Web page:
The Rundown: Luxury Tax Implications, Wrigley Mansion Sold, Javy Báez Baseball Camp, Rizzo Swims With Sharks

No sense talking about starting pitching or Lorenzo Cain rumors anymore but do you sense a pattern this offseason? I’m not talking about the propensity for front offices to stick to three-year commitments — and I’ll have more on that in a moment — I am just talking about Cubs rumors in general.

It seems there is a paradigm of sorts in which a rumor breaks and then gets a about a week of insane press coverage and analysis before dying on the vine. We’ve seen it with Cain, Alex Cobb, Manny Machado, Yu Darvish, and Jake Arrieta. Simply put, we are simply beating every real or fabricated story to death due to the dearth of news and rumors.

Dave Schoenfield recently wrote a great article about the lack of player movement this winter and one theory he posited gave me a light bulb moment of my own. In breaking down future CBA limits on spending, Schoenfield mentioned Collective Bargaining Tax ceilings through the life of the current agreement. Perhaps the insistence of front offices across baseball to keep offers and signings limited to three year deals is tied to those thresholds.

  • 2018: $197 million
  • 2019: $206 million
  • 2020: $208 million
  • 2021: $210 million

Notice the jump from this year to next and the subsequent smaller increases over the remaining two years of the current agreement. If the CBT penalties allow only a $2 million buffer in each of 2018 and ’19, some teams may find themselves perilously close to or over baseball’s financial DMZ. When you consider that many teams are planning their 2018-19 budgets based on next year’s free agent class, it’s easy to see the reluctance to go beyond 2020 in future salary commitments. Front offices must consider the penalties involved with eclipsing those CBT limitations when acquiring players this year. Further, those small soft cap increases will hurt small and mid-market teams who simply can’t afford the strict CBT penalties for repeat offenders.

A club that exceeds the threshold in any single year pays a 20 percent tax on all overages. The penalties become more severe each consecutive season a team goes over. For a third-time overage, the penalty equates to a 50 percent tax, including an extra 42.5 percent hit if the team payroll is more than $40 million above the limit for that year. Teams that are $40 million over also see their highest draft pick moved back 10 spots.

The good news? It seems the Cubs are appropriately prepared for those limitations and have successfully navigated the limitations of the CBT to this point, despite rumors to the contrary.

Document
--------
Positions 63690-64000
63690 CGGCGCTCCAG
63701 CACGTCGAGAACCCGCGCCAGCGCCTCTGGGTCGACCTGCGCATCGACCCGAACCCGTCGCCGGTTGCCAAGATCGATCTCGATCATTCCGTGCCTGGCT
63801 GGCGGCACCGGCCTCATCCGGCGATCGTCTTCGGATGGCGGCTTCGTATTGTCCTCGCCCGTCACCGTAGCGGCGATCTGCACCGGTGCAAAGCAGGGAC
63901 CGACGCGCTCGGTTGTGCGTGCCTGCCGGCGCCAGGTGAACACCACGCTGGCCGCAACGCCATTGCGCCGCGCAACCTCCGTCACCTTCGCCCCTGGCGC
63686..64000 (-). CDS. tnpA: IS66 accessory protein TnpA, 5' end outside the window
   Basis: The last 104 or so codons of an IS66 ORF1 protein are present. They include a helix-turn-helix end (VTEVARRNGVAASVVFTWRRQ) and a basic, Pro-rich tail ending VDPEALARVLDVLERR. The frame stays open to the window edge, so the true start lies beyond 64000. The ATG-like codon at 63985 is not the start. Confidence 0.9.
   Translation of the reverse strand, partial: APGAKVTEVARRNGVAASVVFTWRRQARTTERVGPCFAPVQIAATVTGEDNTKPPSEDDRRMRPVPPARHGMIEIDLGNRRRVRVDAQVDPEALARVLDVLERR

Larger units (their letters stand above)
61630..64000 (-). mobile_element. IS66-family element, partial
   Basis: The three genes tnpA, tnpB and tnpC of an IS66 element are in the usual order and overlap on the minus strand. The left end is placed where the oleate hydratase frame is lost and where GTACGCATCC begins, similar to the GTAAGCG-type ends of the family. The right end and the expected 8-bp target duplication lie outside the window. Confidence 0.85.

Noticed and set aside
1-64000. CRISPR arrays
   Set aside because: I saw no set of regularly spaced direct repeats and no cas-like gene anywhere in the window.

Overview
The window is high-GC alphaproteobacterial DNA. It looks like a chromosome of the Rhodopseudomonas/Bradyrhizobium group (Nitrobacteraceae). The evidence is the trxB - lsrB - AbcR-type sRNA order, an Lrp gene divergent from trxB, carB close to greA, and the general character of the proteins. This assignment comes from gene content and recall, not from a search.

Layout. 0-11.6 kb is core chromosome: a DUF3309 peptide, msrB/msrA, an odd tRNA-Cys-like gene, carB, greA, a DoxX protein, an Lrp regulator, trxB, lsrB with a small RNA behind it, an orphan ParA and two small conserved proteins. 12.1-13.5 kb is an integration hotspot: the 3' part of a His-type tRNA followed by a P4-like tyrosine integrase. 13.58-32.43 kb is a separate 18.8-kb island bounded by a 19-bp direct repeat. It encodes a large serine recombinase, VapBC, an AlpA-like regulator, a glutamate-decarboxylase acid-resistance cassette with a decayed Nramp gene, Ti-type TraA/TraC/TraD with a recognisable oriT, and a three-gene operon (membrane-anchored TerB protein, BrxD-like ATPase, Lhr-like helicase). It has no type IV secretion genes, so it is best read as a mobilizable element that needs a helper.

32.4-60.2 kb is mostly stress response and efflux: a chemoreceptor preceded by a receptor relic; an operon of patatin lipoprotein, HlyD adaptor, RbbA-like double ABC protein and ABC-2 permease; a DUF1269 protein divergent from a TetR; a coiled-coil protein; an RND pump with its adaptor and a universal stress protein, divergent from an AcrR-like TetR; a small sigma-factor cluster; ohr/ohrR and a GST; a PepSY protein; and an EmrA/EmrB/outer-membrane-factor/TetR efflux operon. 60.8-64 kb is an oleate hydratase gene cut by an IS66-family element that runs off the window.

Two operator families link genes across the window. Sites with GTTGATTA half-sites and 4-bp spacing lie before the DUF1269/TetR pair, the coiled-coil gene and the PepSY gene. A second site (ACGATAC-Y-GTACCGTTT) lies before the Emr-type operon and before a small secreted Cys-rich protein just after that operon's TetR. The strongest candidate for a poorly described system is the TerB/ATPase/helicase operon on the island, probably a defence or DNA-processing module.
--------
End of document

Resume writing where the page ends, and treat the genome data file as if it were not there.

Cubs News & Notes

Backup catcher Rene Rivera signed a one-year deal to play for the Angels.

Javier Báez will host his second annual youth baseball camp this July at Elk Grove High School. Participants will learn fundamental baseball skills, pick up some cool swag, and get to meet and interact with Baez. The cost this year is $149, and registration and more information is available at

SB Nation gives the Lorenzo Cain/Cubs rumors a failing grade because, as Evan explained last week, it just doesn’t make very much sense.

The historic Wrigley Mansion on Lakeview Avenue in in Lincoln Park has reportedly been sold. The mansion, built in 1896 and purchased by the Wrigleys in 1911, was valued at $9.5 million ahead of a 2016 foreclosure, and subsequently listed for $4.9 million. The building is truly breathtaking but is said to be suffering from neglect. There is no truth to the rumor that David Ross bought it and renamed it Bryzzo House to start a fraternity for current and retired Cubs players.

Kris Bryant is listed as one of 10 arbitration-eligible players who may receive a contract extension this offseason. That seems unlikely, as Bryant would likely be seeking a deal in excess of $200 milliion dollars. Kyle Hendricks might be a candidate as well, and that may actually be a headlining topic for one of our other baseball-savvy writers here at Cubs Insider.

Anthony Rizzo took a pre-spring training vacation in the Bahamas so he could swim with some sharks.

Tuesday Stove

With arbitration upon us, Jeff Todd of MLBTR looks at previous record-breaking mid-arb extensions. Last week Todd broke down the best pre-arb extensions.

Yesterday I mentioned that Kyle Schwarber was in the best shape of his life. Noah Syndergaard joined that elite, self-described club this morning.

The Yankees have received phone calls from some clubs regarding the availability of Clint Frazier and Miguel Andujar, according to Bryan Hoch of

The Nationals are interested in free agent pitcher Lance Lynn.

Red Sox GM Dave Dombrowski is leery of being fleeced by Scott Boras again. The super-agent represents J.D. Martinez and previously delivered Prince Fielder to the Tigers on a nine-year $214M contract when Dombrowski called the shots in Detroit.

The Sporting News looks at 10 players who are likely to regress in 2018. Spoiler alert: this isn’t going to help Arrieta in his contract negotiations.

The chances of a successful conversion from infield to outfield are pretty slim but Dee Gordon shouldn’t find it too difficult. Frankly I’m surprised the article didn’t mention Ian Happ of the Cubs, perhaps because he accomplished this as a minor league player.

I was watching a bio of the 1971-75 Oakland A’s while writing this and I was surprised to learn during my follow-up research and fact-checking that the use of “tater” to describe a home run was first coined by Reggie Jackson.

Wednesday Walk Up Song

Talk It Over by Grayson Hugh. As promised, unappealing one-hit-wonder videos will be the norm until the Hot Stove heats up. Sorry, the Rene Rivera signing doesn’t count.

Back to top button